Rory Block sings and plays the country blues like an Oklahoma whirlwind kicks up the dust. She’s a force of nature that needs to be reckoned with. Block doesn’t just strum the guitar, she slashes at the strings with one hand like she’s like she’s chopping firewood while the other goes up and down the neck like she’s strangling a chicken. Except that description suggests she’s not in control, and Block always serves as the guitar’s boss. The New York City child (born in Princeton, N.J., raised in Greenwich Village) learned how to play firsthand from some of the old masters, such as Rev. Gary Davis, Son House, and Mississippi John Hurt. Block’s raw and raspy voice suggests a lifetime of experience, and indeed she’s been singing and playing the blues for more than 30 years.
The first 13 cuts on From the Dust feature Block making a lot of noise all by herself. She provides all guitar and vocals, although she does overdub and multi-track her voice and instrumentals. Although the acoustic tunes range in dynamic character, they all share an intensity of delivery. That doesn’t mean the songs are always serious. While she does sing about death on “One Way Down” and “The Gate”, Block shows off her lighter side on the goofy “Big as Texas”, which concerns a road trip home that seems to take forever, and the shaggy dog tale of conmen and deals gone wrong, “Fargo Baby” (“By the way, good luck running down the street in your underwear / Hey, isn’t that a dream somebody had?”).
Speaking of dogs, Block admits she is obsessed by them. On the liner notes she dedicates the disc to dogs, not just her four pets, but to all dogs everywhere. “If I had the means, I’d have every lost and unwanted dog on Earth rescued and showered with love,” she writes. “Maybe someday it will be my privilege to help on a larger scale with land and resources required to make a difference.” Block’s song “Runaway Dog” has her singing lines every dog owner says to his/her pet, while her ringing guitar licks expresses her love for the animals.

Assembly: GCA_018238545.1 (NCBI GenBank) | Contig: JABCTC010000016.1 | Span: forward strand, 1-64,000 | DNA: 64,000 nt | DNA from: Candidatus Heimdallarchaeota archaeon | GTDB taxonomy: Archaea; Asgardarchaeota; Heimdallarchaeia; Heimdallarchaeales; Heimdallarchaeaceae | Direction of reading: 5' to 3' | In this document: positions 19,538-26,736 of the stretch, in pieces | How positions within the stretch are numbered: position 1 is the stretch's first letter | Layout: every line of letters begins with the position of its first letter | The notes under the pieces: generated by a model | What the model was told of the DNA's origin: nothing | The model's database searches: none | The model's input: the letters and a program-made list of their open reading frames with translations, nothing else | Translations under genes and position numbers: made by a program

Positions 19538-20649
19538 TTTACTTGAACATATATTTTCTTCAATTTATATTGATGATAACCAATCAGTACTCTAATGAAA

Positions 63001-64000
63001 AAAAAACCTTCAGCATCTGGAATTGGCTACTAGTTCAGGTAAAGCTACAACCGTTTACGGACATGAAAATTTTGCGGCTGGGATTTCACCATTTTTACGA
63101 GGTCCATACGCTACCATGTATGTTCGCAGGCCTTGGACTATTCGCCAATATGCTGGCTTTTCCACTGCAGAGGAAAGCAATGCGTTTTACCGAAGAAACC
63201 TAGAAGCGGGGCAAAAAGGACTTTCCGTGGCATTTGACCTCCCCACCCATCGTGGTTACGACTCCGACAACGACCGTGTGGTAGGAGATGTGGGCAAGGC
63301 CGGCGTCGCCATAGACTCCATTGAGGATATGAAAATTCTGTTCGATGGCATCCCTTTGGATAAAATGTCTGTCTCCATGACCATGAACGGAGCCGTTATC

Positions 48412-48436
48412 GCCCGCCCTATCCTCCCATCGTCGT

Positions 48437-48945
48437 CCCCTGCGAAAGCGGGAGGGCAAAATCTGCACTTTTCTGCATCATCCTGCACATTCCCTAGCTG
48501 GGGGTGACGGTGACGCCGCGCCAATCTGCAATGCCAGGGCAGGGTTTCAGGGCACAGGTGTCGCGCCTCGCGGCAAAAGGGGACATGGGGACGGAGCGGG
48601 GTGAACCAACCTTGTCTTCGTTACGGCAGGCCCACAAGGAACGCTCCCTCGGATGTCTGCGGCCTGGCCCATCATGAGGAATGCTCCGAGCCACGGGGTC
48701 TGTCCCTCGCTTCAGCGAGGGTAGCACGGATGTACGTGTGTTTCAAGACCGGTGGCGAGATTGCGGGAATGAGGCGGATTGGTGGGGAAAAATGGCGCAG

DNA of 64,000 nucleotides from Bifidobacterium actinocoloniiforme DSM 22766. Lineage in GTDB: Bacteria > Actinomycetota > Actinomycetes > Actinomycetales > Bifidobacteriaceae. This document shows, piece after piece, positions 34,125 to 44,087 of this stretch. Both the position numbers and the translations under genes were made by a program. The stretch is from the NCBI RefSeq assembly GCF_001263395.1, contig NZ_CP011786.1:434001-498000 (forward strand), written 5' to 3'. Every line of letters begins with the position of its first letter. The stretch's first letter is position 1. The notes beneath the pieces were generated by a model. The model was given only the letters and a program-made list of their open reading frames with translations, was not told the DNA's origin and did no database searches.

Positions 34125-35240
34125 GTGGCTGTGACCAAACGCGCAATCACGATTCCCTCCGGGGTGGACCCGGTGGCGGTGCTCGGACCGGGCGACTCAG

Block penned all of the tunes, with the exception of a four-song suite of Delta Blues found smack dab in the middle of the disc. Her versions of Charley Patton’s “Highwater Everywhere”, Muddy Waters’ “I Be Bound”, Robert Johnson’s “Stones in My Passway”, and Son House’s “Dry Spell Blues” reveal Block’s deep connections to the blues tradition. Unlike, say, Eric Clapton’s dry note-for-note renditions of past classics, Block makes them sound fresh and new by putting them in her own voice. She makes these tunes a part of her as much as the air she breathes and the water she drinks, and they come out just as naturally.
“David Had the Blues” is the disc’s most engaging tune lyrically. Block’s take on the psalms as blues numbers seems right on the mark and suggests that she sees her compositions as a sort of prayer. She frequently employs Biblical imagery in her music, especially on the six minute long “Remember”, which reveals the close and profoundly rooted connections between the blues and spirituals. She sings about the loss of her son, recalls how others have suffered even worse tragedies, and that “God so loved the world that he gave his only son so that we may be saved.” Block sermonizes as if she’s a street corner preacher, like the Reverend Davis from who she learned. Her robust guitar playing helps turn her invocations into art.
The last cut, “Unprecedented Quiet”, is the only non-blues tune on the disc and the only instrumental track. As the title suggests, the song is peaceful, but quiet is too strong a word to describe it. The song is as noisy as a babbling brook, with guitar notes plucked out of the air while a melodic line flows in the background.
From the Dust reaffirms Block’s status as today’s best country blues player. She has already won multiple W.C. Handy Awards for her previous efforts. The country blues as a distinctive musical style has been around for about 100 years, and Block keeps the musical genre alive and vital in the 21st century. She kicks off the dust and takes it out of the realm of old 78 rpm records as she incorporates it into the soul of her being.
// Sound Affects
"The man whose songs were recorded by Johnny Cash, Alan Jackson, Ricky Skaggs, David Allan Coe, The Highwaymen, and countless others succumbs to time’s cruel cue that the only token of permanence we have to offer are the effects of shared moments and memories.READ the article